Sunday, January 26, 2014

Prayer in the Public Square (1)

I had a great experience in Washington for the 41st March for Life. It is incredible that hundreds of college students, just from Franciscan, want to throw off their entire academic week to go out in the cold, without  the recourse of a warm bed like at school, to stand up for life, to testify to the world that abortion is as far from being good as possible. It's incredible that thousands and thousands of other people do the same thing, and it's mostly young adults to boot.

Yup, this one.
Old people have literally aborted all of their possible supporters out of existence. I only saw one pro-abortion sign, and it's the same one that's been available for decades, with the same stupendously ugly design. So there are signs that public opinion is changing and that perhaps abortion might be more and more restricted as time goes by.

The Holy Eucharist sustains us, for it is the bread of life. Most of us are not deep in the ascetic life, so we can't live off it alone (yet), but when received in the state of grace receiving the Body and Blood of Our Lord overwhelms one with grace, and the Trinity resides in our souls. What a way to begin one's day the Holy Mass is, the highest form of prayer. It is especially powerful on a day that needs to be one of prayer and sacrifice, in reparation for the sin of abortion that plagues our country and so that Our Lord might mercifully and graciously end this travesty. It is incredible also to assist at the Holy Sacrifice with one's close friends as we more fully enter into communion with the Church, both visible and invisible. Archbishop Vigano is also a very calm and collected celebrant, and through his simple yet traditional way of celebrating the Mass he draws no attention to himself, only the complete offering of Our Lord and Himself at the divine altar.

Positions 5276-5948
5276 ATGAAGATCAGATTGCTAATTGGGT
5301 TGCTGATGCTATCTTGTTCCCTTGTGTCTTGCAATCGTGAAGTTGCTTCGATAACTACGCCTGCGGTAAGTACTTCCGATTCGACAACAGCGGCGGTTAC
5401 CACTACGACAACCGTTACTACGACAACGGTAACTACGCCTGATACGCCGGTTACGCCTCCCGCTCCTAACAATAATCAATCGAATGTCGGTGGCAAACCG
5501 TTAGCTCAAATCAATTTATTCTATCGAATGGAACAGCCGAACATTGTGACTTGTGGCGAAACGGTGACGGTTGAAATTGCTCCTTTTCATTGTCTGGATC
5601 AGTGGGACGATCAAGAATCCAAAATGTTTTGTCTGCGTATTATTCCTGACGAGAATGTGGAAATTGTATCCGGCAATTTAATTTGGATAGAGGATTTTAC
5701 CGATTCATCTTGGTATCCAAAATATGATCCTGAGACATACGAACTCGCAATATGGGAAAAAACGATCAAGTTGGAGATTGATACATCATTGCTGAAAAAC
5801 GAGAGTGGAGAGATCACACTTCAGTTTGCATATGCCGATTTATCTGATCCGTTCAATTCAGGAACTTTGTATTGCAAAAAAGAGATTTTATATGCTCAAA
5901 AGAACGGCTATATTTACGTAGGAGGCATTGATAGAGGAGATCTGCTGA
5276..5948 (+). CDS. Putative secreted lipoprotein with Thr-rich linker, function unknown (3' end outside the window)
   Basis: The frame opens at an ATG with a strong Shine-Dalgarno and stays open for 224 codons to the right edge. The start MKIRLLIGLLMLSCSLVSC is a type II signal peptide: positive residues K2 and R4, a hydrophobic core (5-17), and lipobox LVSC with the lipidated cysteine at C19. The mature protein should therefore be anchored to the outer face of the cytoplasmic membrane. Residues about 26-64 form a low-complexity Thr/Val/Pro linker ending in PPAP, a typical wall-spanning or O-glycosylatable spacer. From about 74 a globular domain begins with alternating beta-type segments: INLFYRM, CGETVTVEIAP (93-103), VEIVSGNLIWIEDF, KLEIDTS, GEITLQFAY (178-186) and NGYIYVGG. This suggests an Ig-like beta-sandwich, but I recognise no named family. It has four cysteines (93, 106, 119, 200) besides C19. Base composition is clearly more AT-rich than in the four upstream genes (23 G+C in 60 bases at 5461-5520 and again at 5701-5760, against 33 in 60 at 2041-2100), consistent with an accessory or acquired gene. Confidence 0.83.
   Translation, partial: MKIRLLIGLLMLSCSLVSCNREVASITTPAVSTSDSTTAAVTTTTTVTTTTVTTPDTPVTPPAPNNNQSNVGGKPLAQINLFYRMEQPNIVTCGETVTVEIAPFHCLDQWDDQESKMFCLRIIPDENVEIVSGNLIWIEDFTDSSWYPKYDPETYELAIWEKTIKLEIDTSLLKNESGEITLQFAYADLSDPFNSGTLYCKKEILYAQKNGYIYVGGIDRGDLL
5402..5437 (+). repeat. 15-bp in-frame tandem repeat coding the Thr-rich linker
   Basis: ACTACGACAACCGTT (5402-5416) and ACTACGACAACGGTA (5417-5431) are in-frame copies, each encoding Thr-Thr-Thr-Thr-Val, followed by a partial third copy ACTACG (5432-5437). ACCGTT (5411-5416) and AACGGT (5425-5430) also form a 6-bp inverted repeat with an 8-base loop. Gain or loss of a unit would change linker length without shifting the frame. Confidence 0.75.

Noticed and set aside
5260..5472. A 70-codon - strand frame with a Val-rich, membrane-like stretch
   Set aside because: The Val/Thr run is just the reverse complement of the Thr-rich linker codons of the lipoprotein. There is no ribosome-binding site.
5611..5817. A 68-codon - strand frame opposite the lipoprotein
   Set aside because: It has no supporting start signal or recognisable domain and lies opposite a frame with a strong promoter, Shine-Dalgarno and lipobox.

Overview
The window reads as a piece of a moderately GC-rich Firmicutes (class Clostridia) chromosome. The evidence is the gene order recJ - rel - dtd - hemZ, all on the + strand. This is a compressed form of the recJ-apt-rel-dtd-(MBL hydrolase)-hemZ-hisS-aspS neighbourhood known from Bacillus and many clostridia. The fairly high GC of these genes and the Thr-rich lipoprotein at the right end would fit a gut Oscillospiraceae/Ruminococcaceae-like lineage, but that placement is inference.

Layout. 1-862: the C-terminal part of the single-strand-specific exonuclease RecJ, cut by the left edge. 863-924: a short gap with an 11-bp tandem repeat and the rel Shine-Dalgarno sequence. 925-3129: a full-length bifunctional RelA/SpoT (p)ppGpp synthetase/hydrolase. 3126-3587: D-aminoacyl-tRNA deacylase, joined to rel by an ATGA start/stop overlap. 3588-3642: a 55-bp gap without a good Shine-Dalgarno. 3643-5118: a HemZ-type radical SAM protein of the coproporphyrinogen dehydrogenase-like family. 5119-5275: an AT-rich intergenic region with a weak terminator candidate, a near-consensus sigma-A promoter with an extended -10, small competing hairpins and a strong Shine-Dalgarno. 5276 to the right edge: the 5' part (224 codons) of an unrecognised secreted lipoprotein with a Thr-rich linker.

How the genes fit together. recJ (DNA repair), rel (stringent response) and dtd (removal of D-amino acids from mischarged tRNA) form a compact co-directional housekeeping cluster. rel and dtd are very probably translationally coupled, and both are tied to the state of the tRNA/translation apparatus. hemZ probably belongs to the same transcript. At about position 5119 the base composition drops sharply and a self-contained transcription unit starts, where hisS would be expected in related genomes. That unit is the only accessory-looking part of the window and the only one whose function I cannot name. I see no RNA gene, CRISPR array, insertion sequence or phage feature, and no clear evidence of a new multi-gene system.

Also, it is particularly moving to spend more time in prayer such as the Holy Rosary and the Angelus with these friends. These prayers are technically private devotions, in the sense that they are not liturgical, but when prayed in a group, it reminds us we are called to eternal communion with the Most Holy Trinity and thus each of the blessed in Heaven as we share in the Church Militant, our true Mother upon earth and as we share a Mother of Mercy in Heaven, the Star of the Sea.

I spent much of the March praying, singing, or listening to other peoples' prayers. I mean, I joined in the Salve Regina as someone intoned it at the end of their Rosary, and I heard the sung Divine Mercy Chaplet as well. Seminarians were singing nearby me, and I also heard a band play "Hail Holy Queen, Enthroned Above" as I passed.

One can also spend time in good, solid conversation about where people are in their lives while on a 5-hour long bus ride. So all in all, the March for Life is a really good and joyful experience.

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